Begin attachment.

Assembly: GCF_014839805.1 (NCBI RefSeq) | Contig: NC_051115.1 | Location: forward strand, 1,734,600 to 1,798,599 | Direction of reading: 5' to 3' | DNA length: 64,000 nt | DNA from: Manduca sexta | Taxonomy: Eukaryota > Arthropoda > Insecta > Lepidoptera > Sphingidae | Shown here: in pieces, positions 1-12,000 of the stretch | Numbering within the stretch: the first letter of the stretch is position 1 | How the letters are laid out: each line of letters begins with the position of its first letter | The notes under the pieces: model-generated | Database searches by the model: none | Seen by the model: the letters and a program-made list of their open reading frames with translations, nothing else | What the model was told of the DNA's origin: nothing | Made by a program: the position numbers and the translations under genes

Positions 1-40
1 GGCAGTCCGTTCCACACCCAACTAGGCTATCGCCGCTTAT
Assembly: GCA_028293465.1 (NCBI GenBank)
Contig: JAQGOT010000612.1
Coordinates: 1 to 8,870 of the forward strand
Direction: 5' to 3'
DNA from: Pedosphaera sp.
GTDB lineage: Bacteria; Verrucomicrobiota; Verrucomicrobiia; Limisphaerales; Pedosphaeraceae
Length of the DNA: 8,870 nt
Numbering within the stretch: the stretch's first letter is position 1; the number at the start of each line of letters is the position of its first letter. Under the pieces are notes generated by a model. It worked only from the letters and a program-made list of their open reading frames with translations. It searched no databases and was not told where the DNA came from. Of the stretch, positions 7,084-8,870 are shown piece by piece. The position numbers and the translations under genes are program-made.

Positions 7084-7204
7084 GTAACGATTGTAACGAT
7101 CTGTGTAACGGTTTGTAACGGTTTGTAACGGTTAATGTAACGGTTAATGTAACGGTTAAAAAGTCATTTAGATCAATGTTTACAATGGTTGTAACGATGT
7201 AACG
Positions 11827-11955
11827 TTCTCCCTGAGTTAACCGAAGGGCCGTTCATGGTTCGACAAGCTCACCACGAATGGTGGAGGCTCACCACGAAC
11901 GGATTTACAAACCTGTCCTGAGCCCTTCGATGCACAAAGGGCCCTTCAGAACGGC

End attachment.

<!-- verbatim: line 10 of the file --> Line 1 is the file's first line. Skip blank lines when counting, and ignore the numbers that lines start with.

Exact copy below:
Length of the DNA: 8,870 nt